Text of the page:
• Firefox – I’m tempted to try Opera 9, but not sure what it adds to my average browsing experience.
  • Gaim – nice free multi-protocol IM client.
  • GIMP – my alternative to Photoshop and Paint Shop Pro.
  • Ghostscript & Ghostview – for viewing postscript files (such as papers from the web).
  • Inform 7 – I’m playing with it.
  • MSN Messenger – only because Gaim’s support for video conversations is still poor (MSN Messenger seems to have been replaced with Windows Live Messenger).
  • Java Runtime Environment – for all sorts of stuff (e.g. OpenOffice).
  • Lisp in a Box – another thing I’m playing with.
  • nForce drivers – for my motherboard.
  • Notepad2 – everything that Notepad should have been.
  • – although I can get MS Office for $20 from work, I use OOo.
  • Putty – because the Windows telnet client pushes the lameness envelope.
  • SB Live! Drivers – it’s on my MB; I didn’t buy Creative by choice.
  • Spybot Search & Destroy – a counterpart to Ad-Aware SE.
  • Vidalia bundle – which encompasses Tor and Privoxy for anonymous web browsing.
  • Creative webcam driver – just because I have that kind of webcam.

Paid-for software (but in most cases, I didn’t pay for it) that makes the list:

Windows broke my setup

Wednesday, June 7th, 2006

Well, I reverted my Windows XP x64 to Windows XP Home. Unfortunately, in the process, something in the Windows installer decided to wipe out my existing FAT32 partition (the one where I keep all my data files, mp3s, etc). I’m not sure what happened; I didn’t see any reformatting going on or anything. All I know is that after installing WinXP onto the existing NTFS partition, the FAT32 partition was no more. Both WinXP and Ubuntu reported no partition there. I wondered whether it was just the partition table info that had been wiped, so I reinstated it as before, but the disk is blank. So I will have to restore from backups – what a pain.

And I thought it was bad enough that Windows overwrote the MBR forcing me to rerun grub-install. The partition shenanigans now means that my /etc/fstab is out of date too – some partitions got renumbered. But that shouldn’t be too hard to fix – I think just /dev/sda5 and /dev/sda6 got swapped around. My partition table looks like:

1. 40GB NTFS
2. 2GB ext2 (/boot)
3. 2GB swap
4. Extended partition, containing…
5. 40GB ext3 (/)
6. 200GB FAT32 (shared data)

Linux vs Windows, number i in a series of 2^n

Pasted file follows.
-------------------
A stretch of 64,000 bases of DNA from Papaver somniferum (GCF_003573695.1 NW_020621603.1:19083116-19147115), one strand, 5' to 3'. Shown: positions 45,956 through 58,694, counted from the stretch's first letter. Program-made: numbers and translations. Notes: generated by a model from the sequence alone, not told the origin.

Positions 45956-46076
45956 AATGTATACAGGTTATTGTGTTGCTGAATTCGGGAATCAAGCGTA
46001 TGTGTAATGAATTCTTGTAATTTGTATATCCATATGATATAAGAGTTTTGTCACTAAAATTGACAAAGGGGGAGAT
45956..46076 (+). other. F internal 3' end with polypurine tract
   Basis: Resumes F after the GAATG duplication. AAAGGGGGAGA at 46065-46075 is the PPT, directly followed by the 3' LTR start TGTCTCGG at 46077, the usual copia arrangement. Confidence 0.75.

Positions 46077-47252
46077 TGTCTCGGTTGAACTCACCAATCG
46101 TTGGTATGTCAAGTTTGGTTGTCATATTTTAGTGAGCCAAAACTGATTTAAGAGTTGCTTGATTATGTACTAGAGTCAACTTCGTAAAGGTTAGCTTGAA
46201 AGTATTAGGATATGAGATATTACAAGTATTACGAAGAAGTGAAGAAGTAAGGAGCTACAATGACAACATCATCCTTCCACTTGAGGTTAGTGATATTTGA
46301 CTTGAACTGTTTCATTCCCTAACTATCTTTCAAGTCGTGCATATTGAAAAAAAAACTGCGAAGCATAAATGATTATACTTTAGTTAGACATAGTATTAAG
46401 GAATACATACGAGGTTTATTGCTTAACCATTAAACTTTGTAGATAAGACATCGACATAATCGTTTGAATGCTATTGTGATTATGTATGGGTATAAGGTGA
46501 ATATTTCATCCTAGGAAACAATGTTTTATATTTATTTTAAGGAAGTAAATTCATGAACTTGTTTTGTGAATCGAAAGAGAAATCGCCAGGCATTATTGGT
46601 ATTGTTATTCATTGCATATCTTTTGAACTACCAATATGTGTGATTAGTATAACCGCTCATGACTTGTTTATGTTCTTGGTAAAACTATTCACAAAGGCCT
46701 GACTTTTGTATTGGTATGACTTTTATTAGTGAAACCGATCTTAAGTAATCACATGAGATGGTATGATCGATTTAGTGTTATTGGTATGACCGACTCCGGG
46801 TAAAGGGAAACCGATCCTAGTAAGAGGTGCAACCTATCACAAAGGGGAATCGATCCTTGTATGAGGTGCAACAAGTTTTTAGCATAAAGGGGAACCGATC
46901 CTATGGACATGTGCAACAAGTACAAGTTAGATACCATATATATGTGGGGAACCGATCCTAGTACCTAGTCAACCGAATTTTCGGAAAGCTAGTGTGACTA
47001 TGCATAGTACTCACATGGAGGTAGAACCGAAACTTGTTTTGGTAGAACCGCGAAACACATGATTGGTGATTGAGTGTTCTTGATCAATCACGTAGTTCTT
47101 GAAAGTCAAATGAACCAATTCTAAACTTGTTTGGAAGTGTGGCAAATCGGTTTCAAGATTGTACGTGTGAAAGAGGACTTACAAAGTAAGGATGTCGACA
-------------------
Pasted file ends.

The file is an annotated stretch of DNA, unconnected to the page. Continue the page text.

Saturday, May 20th, 2006

I am now, at home, a mostly exclusive Linux user. There are now only 2 or 3 things that I boot Windows for. And I’m finding now that for many things, Windows is now a burden and in fact less powerful and (which is more significant) less easy than Linux.

Now I know what you’re thinking: you’re thinking I’m talking about compiling a GTK library, or sorting my email, or bittorrenting, or any one of a hundred other geeky tasks that I do. You’re thinking: he can’t mean something that normal people do, like playing videos, listening to music, browsing the web, etc.

Or like printing pictures from a digital camera…?



How do Windows users cope with this? These dialogs are from the same piece of software! Yet Windows is very lacking in control over the printing.

a nightmare

Monday, March 20th, 2006

Last night I dreamt that the IT guys at work took my home PC and “upgraded” it with Windows Vista. They didn’t seem to understand that I don’t use Windows – my remonstrations fell on deaf ears.

In other news, I spent the weekend playing with fractals. When fractals were first popular, I was a teenager and I wasn’t yet a serious programmer. Sure, I played with Fractint, and I read Chaos, but I didn’t really get it then. It’s one thing to look at pretty pictures and at some level blithely accept that there’s some maths behind it. It’s quite another to actually write a program and really see that some very simple code is producing something with infinite complexity. I spent a couple of hours adjusting my program and just exploring the Mandelbrot set and corresponding Julia sets.